It is said that early in the catalogue of Morrison’s mismanagement of recent issues that some of his advisers asserted the matters that had come to the fore – alleged rape, the safety of women in parliament and in the wider world – was a “doctor’s wife” sort of issue, of intense interest only to the female chattering classes, with little bite in the main electorate, particularly among women predisposed to vote conservative.
On this account, it was said, the best political strategy for Morrison was to ignore protests and evidence of increasing anger, and to expect that the marchers and the speakers, having waved their little fists would go home with smug self-satisfaction and let the issue subside until the next occasion to grandstand arose. That attitude seemed also to guide the response of Marise Paine, the minister for women’s issues, whose response to the issue was, if anything, more leaden than Morrison’s.
If that was the judgment, it was disastrously wrong, as Morrison now concedes. Nor is the issue, now that it has gained some momentum, likely to go away. There are umpteen inquiries in train – at least three more were announced last week, including belated requests of the Solicitor General and the Attorney-General’s Department that they examine the capacity of Porter to resume any of his legal officer duties. That’s on top of an inevitable investigation into PMO backgrounding, after a formal complaint and direct evidence from a journalist. There are also investigations into the behaviour of a group of Liberal minders, as well, if more privately into what can be done about Senator Eric Abetz. Criminal trials, inquests and defamation cases cannot be delayed, deferred, or closed by the government.
Labor might think that it has benefited politically, even as it has been aware of the capacity of the issue (or at least any grandstanding about it) to rebound on them. Labor women have been to the fore, because that was the natural thing to do on such an issue. Even if, as women might tartly respond, the real issue needing to be addressed is not the safety and security from assault of women, but the changing of men’s attitudes and behaviour. Yet another reason why an already unenthusiastic government may falter.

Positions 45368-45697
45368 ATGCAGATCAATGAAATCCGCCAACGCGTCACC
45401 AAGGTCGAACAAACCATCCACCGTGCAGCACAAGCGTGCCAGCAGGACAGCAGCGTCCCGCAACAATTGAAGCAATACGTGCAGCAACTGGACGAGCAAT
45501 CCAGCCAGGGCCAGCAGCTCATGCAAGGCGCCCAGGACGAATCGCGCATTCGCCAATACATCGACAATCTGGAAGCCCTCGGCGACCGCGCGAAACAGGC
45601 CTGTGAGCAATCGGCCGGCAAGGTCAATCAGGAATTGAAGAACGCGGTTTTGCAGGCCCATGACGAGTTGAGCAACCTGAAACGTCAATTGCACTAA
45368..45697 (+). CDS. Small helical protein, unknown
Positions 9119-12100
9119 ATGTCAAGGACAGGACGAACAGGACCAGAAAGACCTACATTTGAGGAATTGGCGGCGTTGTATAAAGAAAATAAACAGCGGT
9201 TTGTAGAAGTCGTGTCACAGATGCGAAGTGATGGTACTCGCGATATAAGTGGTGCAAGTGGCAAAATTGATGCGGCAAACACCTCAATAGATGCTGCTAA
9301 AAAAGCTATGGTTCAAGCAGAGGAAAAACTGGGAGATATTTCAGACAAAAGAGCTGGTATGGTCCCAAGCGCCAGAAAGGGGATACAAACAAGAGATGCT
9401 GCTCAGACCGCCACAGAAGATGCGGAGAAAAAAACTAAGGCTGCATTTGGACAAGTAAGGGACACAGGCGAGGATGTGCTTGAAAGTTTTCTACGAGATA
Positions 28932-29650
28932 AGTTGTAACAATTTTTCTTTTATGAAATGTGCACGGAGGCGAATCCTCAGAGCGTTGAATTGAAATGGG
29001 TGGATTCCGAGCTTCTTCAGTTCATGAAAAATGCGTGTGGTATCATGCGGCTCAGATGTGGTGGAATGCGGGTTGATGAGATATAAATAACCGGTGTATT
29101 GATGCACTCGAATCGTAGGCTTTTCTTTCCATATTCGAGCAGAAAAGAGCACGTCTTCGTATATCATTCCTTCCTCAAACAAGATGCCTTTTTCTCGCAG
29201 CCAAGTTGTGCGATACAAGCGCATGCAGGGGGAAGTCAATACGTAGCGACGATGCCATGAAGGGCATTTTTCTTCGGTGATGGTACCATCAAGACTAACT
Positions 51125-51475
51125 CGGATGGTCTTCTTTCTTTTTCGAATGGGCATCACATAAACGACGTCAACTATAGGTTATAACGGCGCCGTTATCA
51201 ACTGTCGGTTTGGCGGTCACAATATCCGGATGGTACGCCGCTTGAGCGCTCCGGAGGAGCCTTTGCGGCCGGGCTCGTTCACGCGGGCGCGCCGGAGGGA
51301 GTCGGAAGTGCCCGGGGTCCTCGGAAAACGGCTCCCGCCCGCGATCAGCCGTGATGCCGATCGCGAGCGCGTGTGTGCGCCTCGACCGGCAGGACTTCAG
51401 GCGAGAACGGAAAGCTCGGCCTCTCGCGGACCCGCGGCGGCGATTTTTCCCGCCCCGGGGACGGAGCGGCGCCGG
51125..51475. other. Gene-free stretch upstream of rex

It is, actually, an issue from which the coalition can lose votes. But it is not necessarily one from which Labor can automatically gain them, even if it talks the talk more convincingly, or — something it has yet to do — weaves recent events into its existing policies.
The electorate may be much more forgiving, even of Scott Morrison, than one might think. There are many issues on which voters feel strongly without their automatically becoming vote-changing issues — particularly when both parties have promised to lift their game. The lack of virtue of some players is obvious: it is not so clear who voters should trust.
The issue has dominated parliament for more than a month, seemingly with a fresh atrocity or evidence of sexist or offensive thinking almost by the day. It has caused good commentary, particularly from female journalists, and, probably, affected their view of Morrison’s character, decency and integrity forever. The fury of some journalists is palpable, and many — including some who have failed to call out refugee detention policies or Robo-debt atrocities — are determined that governments — of either side — will not be let off the hook.
But it is all too easy to assume that a consensus among politically engaged people is an accurate reflection of the mood out in the electorate. That is not to suggest that large numbers of women are indifferent to the issue, or have not themselves been continually anxious and worried about the real risks of sexual assault. But the obvious problem has not been honed into political shape, and the determination that something must be done has yet to emerge with a marketable set of policies for action. Paul Keating once said that to really put an issue on the agenda one had to talk about it until one was blue in the face and sick of the sound of one’s own voice. And even then, one had only started.
And there is a real risk of the issue losing momentum as parliament goes into recess, and the number of set-piece occasions (all too limited) to hold the government to account decline. Those who are engaged may have great zeal to keep the issue alive, including monitoring all of the inquiries. But Morrison, at last, has the opportunity – in much more of a vacuum – to make more announcements without substance, on every other subject in the world. There’s also the vaccination campaign and the budget, leaks from which will be orchestrated, inter alia, whenever the temperature of the sexual assault issue increases. Political arguments are rarely won simply because they are right, or just, or necessary, or evident common sense. They are won by noise, or by behind-the-scene influence. The better half of the Australian population is still, in politics, regarded only as a pressure group. Perhaps altering that perception – in Scott Morrison as much as anyone else – should also be on the agenda.